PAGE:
One never senses judgment from Dano, Kazan, Gyllenhaal, or Mulligan—they recognize that there’s beauty even in the mistakes we make in life. It’s what makes…
"Peace Officer" is a nearly great documentary about a national crisis, but its heart is a tragedy with a sickening ironic twist. The protagonist, retired law enforcement officer Williams "Dub" Lawrence, became the youngest sheriff ever elected in his hometown of Centerville, Utah, and started the city's first Special Weapons and Tactical unit, or SWAT team; thirty-three years later, that SWAT team would shoot his son-in-law to death after a domestic disturbance call.
Lawrence has spent the last six years investigating the incident and others like it. In the process, he has come to the conclusion that not only was his son-in-law's death preventable, it was inevitable considering the culture of SWAT teams and mentality of law enforcement bureaus that feel naked without them. The relationship between police and citizens has been severed. Law enforcement agencies invest in automatic weapons, rocket launchers, armored vehicles, grenades, tear gas and other signifiers of a military mentality that views civilians—the very people that police are sworn to protect—as The Enemy. "Peace Officer" is a simple, provocative and correct title for this movie. It's is about a particular peace officer, Lawrence, a soft-spoken man whose wide grin and affable manner mask deep reserves of melancholy and righteous anger. But it is also about the idea (outmoded these days, unfortunately) that the main job of police should be to keep the peace: to preserve and protect and defend, not attack and destroy and dominate and terrorize.
Lawrence's odyssey began in 2008, when his son-in-law, a likable but also brooding and recessive man, snapped during an argument, struck his wife, then went out into his pickup truck with a pistol and sat there pointing the weapon at himself. The house was swarmed by tactical officers from all over the county looking for a piece of the action. What happened next was in dispute until Lawrence clarified things after-the-fact. The official version of events said that Lawrence's son-in-law was shot dead after an hours-long standoff with police (an initial police report erroneously claimed he killed himself). What actually happened was that dozens of tactical officers in riot gear took over the neighborhood like an occupying army, driving armored trucks up onto lawns, putting sniper units all over the neighborhood, and even sending a team to break into the house next door, smashing windows and ripping out screens to get a better shot at the suicidal man.
Lawrence rushed to the scene as soon as he heard what was happening, and afterward, his instincts kicked in and he began conducting his own investigation, collecting shell casings and evidence of gas and chemical sprays and "flash-bang" grenades that official investigators had missed, and putting them in sealed evidence bags. One hundred and eleven shots were fired in total. Lawrence contends that his son-in-law did not have to die—that the situation was exacerbated and escalated by the John Wayne mentality of police tactical units. They started out in the late 1960s in response to urban riots and hostage situations, were co-opted into faceless, black-clad, military-styled strike teams during the 1980s War on Drugs, and now seem to have their own identity and agenda.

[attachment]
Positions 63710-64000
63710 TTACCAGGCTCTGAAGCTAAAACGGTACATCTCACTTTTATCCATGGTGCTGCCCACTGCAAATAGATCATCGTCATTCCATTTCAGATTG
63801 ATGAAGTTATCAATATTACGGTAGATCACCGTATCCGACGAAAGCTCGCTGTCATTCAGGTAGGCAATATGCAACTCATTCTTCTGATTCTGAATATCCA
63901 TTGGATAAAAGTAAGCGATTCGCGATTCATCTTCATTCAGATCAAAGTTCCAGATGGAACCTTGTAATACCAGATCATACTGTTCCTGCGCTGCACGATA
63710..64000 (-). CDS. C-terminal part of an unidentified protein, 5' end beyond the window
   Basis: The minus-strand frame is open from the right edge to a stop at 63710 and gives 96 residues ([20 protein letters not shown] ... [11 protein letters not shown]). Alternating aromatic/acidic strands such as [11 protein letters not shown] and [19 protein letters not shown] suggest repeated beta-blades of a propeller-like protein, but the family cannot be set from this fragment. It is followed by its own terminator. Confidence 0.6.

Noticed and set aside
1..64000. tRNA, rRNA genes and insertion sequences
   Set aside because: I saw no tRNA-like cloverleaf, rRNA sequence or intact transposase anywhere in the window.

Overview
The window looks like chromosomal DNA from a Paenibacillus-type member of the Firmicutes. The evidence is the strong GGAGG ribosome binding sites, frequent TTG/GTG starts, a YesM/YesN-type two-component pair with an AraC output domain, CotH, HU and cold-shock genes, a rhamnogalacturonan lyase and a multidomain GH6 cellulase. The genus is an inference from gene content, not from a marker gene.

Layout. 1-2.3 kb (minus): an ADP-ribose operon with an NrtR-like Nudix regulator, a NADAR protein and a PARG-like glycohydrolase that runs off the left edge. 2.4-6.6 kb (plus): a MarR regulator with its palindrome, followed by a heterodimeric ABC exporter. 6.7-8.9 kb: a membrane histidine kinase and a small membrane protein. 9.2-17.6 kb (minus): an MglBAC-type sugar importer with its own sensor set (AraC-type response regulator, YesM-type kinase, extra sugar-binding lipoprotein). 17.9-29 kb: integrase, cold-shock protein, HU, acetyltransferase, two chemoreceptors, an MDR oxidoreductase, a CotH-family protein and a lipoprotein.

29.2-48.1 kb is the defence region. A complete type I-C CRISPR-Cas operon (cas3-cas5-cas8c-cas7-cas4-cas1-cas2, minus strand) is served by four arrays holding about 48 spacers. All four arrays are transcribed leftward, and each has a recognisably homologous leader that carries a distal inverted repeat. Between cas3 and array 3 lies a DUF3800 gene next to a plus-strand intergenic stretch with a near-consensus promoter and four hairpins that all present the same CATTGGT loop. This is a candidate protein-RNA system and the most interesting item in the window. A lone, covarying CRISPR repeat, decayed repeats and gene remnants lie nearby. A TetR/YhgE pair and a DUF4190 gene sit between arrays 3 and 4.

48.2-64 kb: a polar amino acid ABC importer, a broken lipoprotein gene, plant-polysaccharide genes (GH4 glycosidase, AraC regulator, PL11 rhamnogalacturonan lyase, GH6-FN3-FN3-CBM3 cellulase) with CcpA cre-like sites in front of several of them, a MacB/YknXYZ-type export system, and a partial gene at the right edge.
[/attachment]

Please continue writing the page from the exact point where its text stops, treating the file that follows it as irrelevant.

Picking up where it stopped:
Lawrence stores evidence on this case and others in an airplane hangar. The place is an extraordinary sight; a gallery of misconduct, with photos and documents lining every available wall. Lawrence has become an advocate of deescalating police tactics and ending the stateside arms race. Too many people are dying for no good reason, he believes. The SWAT culture has become rotten and frightening, a greater threat to democracy than the crises it was invented to address.
This film by Brad Barber and Scott Christopherson—a debut feature, remarkably—combines the best elements of old school and new school nonfiction filmmaking. On the old-school end, you have a series of character portraits that are perceptive and empathetic without seeming to shade the truth or tip over into special pleading, and stories of SWAT team brutality and arrogance that strengthen Lawrence's assertions. (Among the most appalling of these is another Utah incident where SWAT officers broke into the wrong house on Christmas Eve due to a paperwork error, terrified a family of three, then exited, not with an apology, but by telling the terrified father, who naturally had assumed the cops were home invaders, that if he'd had a gun instead of a bat, "you'd be dead.") New school elements include the alternately mournful and ominous score (by Michah Dahl Anderson), the strikingly composed inserts of evidence (an Errol Morris touch), and extensive footage taken from police videos (which allows for a clinical study of what went wrong, as well for as an intensely cinematic recreation of horrifying moments.) This is one of the year's best films.
This message came to me from a reader named Peter Svensland. He and a fr...
A review of Mike Flanagan's new horror series based on the Shirley Jackson novel, The Haunting of Hill House.
Peter Bogdanovich, film historian and filmmaker, talks about Buster Keaton, the subject of his new documentary.
An epic essay on an epic comedy of the 1960s, now given deluxe treatment on Blu-ray and DVD by Criterion.